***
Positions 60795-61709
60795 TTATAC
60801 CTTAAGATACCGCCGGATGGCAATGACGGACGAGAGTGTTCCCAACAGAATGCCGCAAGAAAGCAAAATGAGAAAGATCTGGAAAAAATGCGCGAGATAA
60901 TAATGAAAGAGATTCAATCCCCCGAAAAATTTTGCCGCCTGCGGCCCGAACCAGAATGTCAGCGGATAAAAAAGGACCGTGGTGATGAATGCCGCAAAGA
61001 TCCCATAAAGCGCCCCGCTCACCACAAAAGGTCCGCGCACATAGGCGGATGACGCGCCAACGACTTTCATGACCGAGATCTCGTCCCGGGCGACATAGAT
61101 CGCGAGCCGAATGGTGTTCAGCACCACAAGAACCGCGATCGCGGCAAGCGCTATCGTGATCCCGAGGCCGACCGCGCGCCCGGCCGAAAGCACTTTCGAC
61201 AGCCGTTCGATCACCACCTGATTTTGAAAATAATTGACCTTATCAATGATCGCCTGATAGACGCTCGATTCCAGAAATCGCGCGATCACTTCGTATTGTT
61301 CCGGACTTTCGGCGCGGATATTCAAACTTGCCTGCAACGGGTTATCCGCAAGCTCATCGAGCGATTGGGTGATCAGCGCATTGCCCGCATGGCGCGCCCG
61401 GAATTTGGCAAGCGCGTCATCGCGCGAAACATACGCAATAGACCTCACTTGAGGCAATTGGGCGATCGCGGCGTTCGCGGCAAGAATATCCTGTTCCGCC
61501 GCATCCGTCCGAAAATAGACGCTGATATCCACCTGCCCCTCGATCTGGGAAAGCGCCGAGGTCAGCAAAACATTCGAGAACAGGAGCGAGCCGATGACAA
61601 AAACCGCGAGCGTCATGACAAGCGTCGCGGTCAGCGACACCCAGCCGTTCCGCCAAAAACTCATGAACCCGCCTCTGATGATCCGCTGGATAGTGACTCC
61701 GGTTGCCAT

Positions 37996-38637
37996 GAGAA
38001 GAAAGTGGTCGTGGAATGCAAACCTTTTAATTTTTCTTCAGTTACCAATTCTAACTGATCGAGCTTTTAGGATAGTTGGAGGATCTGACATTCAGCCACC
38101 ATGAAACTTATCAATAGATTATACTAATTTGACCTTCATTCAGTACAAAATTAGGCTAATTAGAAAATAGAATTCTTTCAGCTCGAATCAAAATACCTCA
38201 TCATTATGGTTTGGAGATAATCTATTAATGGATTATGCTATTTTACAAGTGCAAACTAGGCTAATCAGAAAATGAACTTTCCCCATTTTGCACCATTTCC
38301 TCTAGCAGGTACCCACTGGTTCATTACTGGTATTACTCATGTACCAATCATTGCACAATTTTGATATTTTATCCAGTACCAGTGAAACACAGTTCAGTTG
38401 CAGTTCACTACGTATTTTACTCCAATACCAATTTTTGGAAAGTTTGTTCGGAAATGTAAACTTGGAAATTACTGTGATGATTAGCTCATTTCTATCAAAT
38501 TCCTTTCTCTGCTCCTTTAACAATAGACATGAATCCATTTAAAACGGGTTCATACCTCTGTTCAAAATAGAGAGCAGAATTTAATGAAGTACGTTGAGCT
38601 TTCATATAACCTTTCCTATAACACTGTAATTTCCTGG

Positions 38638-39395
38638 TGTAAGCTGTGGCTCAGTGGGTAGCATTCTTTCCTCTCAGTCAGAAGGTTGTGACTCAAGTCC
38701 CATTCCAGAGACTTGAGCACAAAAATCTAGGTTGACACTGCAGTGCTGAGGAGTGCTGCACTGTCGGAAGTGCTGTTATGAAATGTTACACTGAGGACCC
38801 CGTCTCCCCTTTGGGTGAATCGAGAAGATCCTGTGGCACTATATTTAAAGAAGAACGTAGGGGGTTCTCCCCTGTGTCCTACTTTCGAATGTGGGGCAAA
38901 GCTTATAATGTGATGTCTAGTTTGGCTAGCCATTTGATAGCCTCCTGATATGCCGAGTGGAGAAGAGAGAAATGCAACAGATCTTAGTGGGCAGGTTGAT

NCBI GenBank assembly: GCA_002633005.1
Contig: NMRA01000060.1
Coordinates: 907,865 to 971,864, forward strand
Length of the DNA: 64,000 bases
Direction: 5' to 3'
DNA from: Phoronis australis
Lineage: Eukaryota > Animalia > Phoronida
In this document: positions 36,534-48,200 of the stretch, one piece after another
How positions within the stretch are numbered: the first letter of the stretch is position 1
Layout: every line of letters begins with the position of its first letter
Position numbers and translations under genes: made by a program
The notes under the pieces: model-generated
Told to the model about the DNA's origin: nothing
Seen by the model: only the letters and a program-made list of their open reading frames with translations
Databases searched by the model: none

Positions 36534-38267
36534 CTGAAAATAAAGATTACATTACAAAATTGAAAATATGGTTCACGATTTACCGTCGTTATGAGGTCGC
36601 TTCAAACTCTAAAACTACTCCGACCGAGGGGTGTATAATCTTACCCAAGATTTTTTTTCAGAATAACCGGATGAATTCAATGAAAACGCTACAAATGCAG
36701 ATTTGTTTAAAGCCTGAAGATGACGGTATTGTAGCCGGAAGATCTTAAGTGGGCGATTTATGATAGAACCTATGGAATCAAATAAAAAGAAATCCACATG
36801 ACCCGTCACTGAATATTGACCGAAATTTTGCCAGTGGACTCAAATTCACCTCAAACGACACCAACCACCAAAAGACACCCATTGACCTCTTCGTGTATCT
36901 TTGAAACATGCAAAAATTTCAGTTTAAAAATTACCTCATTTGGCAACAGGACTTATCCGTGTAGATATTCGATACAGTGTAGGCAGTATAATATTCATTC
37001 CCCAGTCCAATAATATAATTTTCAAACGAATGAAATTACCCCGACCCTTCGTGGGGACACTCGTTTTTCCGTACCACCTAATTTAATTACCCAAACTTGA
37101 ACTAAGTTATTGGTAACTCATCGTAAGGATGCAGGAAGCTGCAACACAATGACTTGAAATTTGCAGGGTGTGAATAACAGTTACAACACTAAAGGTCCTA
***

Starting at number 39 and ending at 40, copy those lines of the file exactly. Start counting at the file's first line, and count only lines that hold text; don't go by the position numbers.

Told to the model about the DNA's origin: nothing
Seen by the model: only the letters and a program-made list of their open reading frames with translations